Executive Summary: When a crisis strikes, people look to leaders for guidance and reassurance. Crisis leadership requires more than presenting a calm face; it requires understanding how humans function under extremely stressful conditions and knowing which leadership techniques will help people regain their composure and begin working together effectively to resolve the crisis.
In Chapter 4, we discussed the value of positioning crisis management as a tactical capability within a larger framework of Reputation Strategy. In this chapter, I’d like to backtrack just a bit and take a deeper dive into the difference between crisis management and crisis leadership.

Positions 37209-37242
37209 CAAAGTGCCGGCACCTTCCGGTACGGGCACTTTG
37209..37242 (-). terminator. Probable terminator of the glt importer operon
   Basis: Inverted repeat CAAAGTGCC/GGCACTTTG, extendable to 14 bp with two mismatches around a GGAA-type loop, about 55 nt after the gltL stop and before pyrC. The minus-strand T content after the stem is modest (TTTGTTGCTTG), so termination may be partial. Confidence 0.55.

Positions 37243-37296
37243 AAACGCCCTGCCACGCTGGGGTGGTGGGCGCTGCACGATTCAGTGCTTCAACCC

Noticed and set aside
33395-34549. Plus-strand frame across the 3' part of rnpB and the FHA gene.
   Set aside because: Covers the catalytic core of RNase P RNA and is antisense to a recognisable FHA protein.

Today, organizations are expected to demonstrate competency in everything they do, including crisis management. No one will applaud you for merely remaining calm. When disaster strikes, people need more than reassurance—they need leadership. Increasingly, the ability to provide genuine leadership in a crisis is foundational to Reputation Strategy.
Eric McNulty has extensive experience exploring high-stakes crisis leadership. His official title is director of research and professional programs and program faculty at the National Preparedness Leadership Initiative (NPLI), a joint program of the Harvard School of Public Health and the Center for Public Leadership at Harvard’s Kennedy School of Government. He’s also an instructor at the Harvard School ...